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Nakajima E4N

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Nakajima E4N

"
Nakajima E4N
E4N2
Role Reconnaissance aircraft
Manufacturer Nakajima
First flight 1930
Introduction }
Introduction 1931
Status out of service
Primary users Imperial Japanese Navy
Japanese Post Office
Produced 1931-1933
Number built 153

The Nakajima E4N was a shipboard reconnaissance aircraft of the Imperial Japanese Navy in the 1930s. It was a two-seat, single-engine, equal-span biplane seaplane.

Development

The first prototype of the Type 90-2 Reconnaissance Seaplane, or E4N1, flew in 1930. This was fitted with twin floats and had no cowling for the engine. This prototype was rejected.

The type was completely redesigned as the Type 90-2-2 or E4N2, with a single main-float and twin, wing-mounted outriggers and introduced a cowled engine. This entered production for the Navy in 1931.

A landplane version of the Type 90-2-2 was developed as the E4N2-C with a tailwheel undercarriage

Operational history

The E4N2 was employed as a shipboard spotter aircraft launched by catapult.

In 1933, nine E4N2-C airframes were converted to P1 mail planes. Single-seat landplanes with an enclosed cockpit, these were employed on night-mail services between the Japanese Home Islands.

Variants

E4N1

(Navy Type 90-2-1 Reconnaissance Seaplane) twin-float seaplane, Nakajima NZ - two prototypes only.[1]

E4N2
(Navy Type 90-2-2 Reconnaissance Seaplane) - Nakajima NJ single-float seaplane. 85 built.[1]
E4N2-C
(Navy Type 90-2-3 Carrier Reconnaissance Aircraft) - Nakajima NJ landplane fitted with arresting gear and fixed-undercarriage. 67 built.[1]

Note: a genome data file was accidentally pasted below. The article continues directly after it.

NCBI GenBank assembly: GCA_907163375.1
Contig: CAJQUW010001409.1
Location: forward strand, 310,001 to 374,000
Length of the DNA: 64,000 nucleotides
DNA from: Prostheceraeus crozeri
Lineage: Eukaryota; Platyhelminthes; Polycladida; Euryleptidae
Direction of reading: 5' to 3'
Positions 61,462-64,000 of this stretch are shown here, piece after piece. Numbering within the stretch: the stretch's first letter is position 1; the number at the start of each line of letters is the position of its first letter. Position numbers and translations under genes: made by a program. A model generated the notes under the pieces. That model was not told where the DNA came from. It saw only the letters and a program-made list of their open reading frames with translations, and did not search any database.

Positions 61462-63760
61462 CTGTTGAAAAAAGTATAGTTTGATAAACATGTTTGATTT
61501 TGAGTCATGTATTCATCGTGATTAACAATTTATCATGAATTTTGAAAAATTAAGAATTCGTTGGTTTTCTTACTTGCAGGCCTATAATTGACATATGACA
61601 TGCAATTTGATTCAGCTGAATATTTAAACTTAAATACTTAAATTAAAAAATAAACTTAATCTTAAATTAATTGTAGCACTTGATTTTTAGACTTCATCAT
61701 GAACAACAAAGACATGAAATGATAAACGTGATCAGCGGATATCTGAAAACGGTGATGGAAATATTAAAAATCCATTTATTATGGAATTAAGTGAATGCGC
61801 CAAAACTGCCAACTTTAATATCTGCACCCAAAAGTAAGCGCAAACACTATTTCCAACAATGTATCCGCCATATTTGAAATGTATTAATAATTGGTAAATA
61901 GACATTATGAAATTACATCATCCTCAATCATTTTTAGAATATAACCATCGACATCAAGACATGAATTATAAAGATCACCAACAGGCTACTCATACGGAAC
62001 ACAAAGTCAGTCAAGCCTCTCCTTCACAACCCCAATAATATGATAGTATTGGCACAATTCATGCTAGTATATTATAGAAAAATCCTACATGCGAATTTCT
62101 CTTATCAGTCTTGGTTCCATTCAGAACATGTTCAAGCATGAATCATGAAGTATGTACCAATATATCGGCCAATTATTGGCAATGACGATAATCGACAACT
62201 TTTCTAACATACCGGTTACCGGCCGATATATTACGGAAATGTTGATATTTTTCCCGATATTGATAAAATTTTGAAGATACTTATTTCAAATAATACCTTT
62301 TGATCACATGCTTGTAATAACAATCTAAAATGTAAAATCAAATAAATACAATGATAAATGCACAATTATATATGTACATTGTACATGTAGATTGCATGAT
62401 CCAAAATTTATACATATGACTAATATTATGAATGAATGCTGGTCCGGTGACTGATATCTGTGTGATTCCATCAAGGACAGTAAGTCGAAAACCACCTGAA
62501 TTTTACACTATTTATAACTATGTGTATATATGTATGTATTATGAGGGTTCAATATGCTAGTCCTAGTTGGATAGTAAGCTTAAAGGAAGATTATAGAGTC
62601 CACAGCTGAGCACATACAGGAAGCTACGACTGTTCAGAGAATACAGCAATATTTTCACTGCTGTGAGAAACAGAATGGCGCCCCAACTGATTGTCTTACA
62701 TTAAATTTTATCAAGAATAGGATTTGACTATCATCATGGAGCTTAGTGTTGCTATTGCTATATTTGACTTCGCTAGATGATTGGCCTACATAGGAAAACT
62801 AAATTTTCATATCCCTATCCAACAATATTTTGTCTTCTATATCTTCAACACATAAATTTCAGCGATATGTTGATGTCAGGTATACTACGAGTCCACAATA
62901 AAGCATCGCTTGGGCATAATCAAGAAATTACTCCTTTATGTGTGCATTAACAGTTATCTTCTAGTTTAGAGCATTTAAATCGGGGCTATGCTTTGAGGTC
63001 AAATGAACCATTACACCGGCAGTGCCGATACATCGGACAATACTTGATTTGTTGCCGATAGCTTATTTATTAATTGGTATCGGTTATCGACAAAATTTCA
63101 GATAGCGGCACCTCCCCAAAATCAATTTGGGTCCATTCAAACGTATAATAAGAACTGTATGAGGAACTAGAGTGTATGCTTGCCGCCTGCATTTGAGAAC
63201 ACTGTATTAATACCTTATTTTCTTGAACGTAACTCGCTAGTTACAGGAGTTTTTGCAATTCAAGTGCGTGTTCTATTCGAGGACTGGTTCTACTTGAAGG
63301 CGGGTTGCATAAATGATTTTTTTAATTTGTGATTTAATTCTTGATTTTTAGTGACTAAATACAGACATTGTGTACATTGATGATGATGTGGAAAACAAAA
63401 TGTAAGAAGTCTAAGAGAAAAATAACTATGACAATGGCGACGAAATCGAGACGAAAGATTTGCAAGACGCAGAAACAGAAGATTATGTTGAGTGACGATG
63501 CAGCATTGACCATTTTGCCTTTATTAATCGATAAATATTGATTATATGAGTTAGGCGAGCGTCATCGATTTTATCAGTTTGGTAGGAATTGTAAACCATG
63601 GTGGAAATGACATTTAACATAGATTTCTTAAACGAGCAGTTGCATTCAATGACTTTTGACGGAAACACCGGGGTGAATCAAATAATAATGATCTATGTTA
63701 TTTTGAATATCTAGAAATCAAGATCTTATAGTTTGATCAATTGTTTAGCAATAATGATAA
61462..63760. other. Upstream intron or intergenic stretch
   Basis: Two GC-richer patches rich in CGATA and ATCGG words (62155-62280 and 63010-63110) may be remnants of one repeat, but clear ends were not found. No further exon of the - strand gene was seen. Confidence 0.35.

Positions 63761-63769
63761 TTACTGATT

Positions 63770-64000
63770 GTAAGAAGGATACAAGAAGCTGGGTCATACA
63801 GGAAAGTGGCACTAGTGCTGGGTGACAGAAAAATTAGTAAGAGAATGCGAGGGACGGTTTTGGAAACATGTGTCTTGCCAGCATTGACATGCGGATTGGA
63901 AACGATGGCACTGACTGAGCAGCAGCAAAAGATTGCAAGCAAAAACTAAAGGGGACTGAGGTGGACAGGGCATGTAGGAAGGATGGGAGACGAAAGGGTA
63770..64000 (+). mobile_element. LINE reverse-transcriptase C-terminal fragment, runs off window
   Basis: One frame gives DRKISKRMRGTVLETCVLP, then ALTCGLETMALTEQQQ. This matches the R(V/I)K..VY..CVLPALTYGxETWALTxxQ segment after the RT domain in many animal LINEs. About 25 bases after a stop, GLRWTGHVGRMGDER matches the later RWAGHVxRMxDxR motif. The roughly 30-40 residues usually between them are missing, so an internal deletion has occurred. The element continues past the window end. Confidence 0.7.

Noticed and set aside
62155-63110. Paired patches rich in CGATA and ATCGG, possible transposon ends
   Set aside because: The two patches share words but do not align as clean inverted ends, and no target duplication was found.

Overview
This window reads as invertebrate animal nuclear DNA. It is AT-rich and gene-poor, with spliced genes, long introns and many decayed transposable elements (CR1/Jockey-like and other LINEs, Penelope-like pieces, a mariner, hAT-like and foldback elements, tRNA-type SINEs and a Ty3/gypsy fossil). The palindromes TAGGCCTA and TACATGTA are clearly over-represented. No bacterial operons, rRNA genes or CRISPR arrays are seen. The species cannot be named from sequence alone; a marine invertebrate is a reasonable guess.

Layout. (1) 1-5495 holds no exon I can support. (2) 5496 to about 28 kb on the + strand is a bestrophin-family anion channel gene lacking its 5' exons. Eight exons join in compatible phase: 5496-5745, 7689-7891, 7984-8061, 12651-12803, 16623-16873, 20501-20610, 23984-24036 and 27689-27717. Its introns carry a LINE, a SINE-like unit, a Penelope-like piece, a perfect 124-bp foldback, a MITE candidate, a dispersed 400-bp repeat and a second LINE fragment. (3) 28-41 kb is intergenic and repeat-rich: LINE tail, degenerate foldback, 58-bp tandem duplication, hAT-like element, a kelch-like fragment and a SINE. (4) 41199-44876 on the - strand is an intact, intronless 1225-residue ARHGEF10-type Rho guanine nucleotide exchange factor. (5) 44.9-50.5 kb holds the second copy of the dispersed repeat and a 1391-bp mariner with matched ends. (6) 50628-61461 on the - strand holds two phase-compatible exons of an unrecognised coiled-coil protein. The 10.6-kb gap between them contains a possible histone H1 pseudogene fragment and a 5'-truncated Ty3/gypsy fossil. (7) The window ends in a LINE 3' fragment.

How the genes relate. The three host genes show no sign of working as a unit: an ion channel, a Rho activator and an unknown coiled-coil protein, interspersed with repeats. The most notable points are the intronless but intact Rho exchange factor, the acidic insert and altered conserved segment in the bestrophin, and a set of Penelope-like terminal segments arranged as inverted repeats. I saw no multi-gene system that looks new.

E4N3
(Navy Type 90-2-3 Reconnaissance Seaplane) Nakajima NJ.[1]
Nakajima P-1
single-seat mailplane. 9 converted from E4N2-C airframes.[1]
Nakajima Giyu-11
One of the two E4N1 seaplanes converted with a cabin for use by Tokyo Koku Yuso Kaisha between Haneda airport, Shimizu and Shimoda.[1]

Specifications (Type 90-2-2)

Data from Japanese Aircraft 1910-1941 [1]

General characteristics

Performance

Armament
  • 1 × fixed, forward-firing 7.7 mm machine gun and 1 × flexible 7.7 mm machine gun in rear cockpit
  • 2 × 30 kg (66 lb) bombs

See also

Aircraft of comparable role, configuration and era

References

  1. ^ .
  • Francillon, Réne J. Japanese Aircraft of the Pacific War. London: Putnam & Company Ltd., 1970 (2nd edition 1979). ISBN 0-370-30251-6
  • Mikesh, Robert C. and Abe, Shorzoe. Japanese Aircraft 1910-1941. London: Putnam Aeronautical Books, 1990. ISBN 0-85177-840-2

External links

Media related to at Wikimedia Commons

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